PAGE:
or, stuff that I dragged out of my head

Location: Moncton, New Brunswick, Canada

Tuesday, April 15, 2008

Stick Around

The word "stigma" showed up yesterday, and I didn't want to get into its Indo-European source because that's so interesting and varied that it seemed like a discussion all its own.

"Stigma" comes from IE "steig-", "to stick", "to pierce", and it generated a number of English words, some of which are pretty clearly related and some...not so much. "Stick" is the most obvious relative, both the piece of wood (with which we can poke and pierce things) and the piercing itself (to stick someone with a needle, for example). "Stake" is an offshoot of "stick", of course. Closely related to "stick" is "stitch", which needs no explanation, I trust, and "stickleback", a kind of northern fish with spines along its back. (Sticklebacks have no scales! Some of them have a sort of armour plating, though, which isn't anatomically the same as scales, but still, cool--an armour--plated fish!)

Getting a little further afield, we have "etiquette" and its offshoot "ticket". "Etiquette" is the French word for "ticket" or "label", and it's tempting to say that that's because they can be stuck into or onto something, and for once you should yield to temptation, because that's the source. (We often think of "stick", in the sense of "attach one thing to another", as something you do with glue, but you can also do it with a pin or a thumbtack.) Originally middle French "estiquette", a ticket, the word came to mean a list or memorandum, and that's what etiquette is: a list, whether written or tacit, of the ways one is to behave in polite society.

If you see "stigmata" and think "astigmatic", and then wonder how the one could have any relationship to the other, you're not alone, but knowing that "steig-" means "to stick", you could make a guess based on a couple of metaphorical leaps, right? If something is going to stick or prick you and cause you to bleed, it needs to have a pointed end, so "stigmatic" could mean, or lead to the sense of, "coming to a point". When light rays focus on your retina, they come to a point, and if they don't, then you have imperfect retinal images and therefore imperfect vision. So "astigmatic" can mean "not coming to a point", which is what the light rays do because of a malformed cornea.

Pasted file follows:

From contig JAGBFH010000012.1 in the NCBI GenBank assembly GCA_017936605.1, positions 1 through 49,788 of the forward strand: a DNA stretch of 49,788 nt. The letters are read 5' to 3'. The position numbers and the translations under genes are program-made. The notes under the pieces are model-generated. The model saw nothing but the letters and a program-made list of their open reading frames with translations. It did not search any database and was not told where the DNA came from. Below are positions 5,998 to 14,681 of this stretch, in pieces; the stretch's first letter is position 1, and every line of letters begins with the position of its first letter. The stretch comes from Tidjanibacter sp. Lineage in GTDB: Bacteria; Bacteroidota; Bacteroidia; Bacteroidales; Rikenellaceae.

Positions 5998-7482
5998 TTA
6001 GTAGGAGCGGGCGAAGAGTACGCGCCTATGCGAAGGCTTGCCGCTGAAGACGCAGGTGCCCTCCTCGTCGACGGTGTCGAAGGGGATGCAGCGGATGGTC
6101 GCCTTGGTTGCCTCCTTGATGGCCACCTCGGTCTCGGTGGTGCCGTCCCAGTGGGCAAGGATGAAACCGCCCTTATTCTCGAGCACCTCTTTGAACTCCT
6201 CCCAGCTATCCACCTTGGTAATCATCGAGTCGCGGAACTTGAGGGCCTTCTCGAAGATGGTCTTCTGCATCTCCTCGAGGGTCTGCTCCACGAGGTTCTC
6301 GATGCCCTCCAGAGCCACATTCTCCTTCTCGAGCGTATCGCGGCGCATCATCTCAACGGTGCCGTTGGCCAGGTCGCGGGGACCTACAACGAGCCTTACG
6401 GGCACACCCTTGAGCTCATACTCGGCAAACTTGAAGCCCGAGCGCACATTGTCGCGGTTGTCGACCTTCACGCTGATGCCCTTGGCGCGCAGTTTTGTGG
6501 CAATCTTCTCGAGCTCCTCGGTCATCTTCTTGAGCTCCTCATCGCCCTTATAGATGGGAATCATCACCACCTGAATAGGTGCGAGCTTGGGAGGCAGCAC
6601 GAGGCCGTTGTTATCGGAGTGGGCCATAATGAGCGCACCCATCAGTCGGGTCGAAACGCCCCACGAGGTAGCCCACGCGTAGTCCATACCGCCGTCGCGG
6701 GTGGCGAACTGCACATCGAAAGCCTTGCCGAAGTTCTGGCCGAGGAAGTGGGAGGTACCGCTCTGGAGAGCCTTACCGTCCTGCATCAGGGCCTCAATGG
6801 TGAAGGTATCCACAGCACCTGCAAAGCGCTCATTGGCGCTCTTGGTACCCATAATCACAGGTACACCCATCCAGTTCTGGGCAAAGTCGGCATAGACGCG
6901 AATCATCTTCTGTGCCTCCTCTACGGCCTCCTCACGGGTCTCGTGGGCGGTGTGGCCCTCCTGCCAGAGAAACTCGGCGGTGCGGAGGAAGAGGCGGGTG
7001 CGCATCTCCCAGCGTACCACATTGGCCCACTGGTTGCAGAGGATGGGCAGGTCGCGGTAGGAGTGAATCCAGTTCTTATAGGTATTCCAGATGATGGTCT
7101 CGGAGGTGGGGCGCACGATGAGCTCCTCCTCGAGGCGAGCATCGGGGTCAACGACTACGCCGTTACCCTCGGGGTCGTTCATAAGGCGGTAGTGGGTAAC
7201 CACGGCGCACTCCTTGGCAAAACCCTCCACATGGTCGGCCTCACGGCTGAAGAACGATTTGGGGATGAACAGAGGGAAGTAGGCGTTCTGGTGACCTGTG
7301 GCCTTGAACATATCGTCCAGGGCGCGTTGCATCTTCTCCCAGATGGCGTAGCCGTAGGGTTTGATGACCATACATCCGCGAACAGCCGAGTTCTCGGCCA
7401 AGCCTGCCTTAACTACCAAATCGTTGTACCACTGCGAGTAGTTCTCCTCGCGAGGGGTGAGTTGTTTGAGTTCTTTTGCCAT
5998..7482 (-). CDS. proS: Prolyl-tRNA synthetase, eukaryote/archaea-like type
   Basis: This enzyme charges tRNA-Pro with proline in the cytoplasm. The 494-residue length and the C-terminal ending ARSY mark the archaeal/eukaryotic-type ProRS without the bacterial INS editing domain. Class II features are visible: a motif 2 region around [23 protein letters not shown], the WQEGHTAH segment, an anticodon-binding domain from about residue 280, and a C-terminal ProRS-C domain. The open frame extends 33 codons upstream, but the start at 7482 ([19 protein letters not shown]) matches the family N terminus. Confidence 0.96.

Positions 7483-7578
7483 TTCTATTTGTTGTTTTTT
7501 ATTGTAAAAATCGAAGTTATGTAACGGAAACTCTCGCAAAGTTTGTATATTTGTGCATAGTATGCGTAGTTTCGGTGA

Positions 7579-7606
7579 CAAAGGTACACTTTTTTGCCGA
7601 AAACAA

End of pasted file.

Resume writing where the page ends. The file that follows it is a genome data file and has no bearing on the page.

The path is even more tortured to "distinguish" and "extinguish", but those words, too, are relatives. ("Extinguish" lost its ess because the "-x-" sound rendered it unnecessary.) Latin "stinguere" meant "to quench", bafflingly enough, but "extinguere" meant "to obliterate" or "to wipe out", which is what you could do with your pointed weapons. "Distinguere" meant, and still does mean, "to separate out", for reasons that are even more obscure: all we know is that it is (self-evidently, I would think) related, for some reason.

Three last words from "steig", all of them unexpected and wonderful. "Tiger" is named for its sharp-ended stripes. "Steak" is so named for the pointed spit on which the larger cut of meat from which a steak was severed could be roasted. And "thistle" has little sharp spines.


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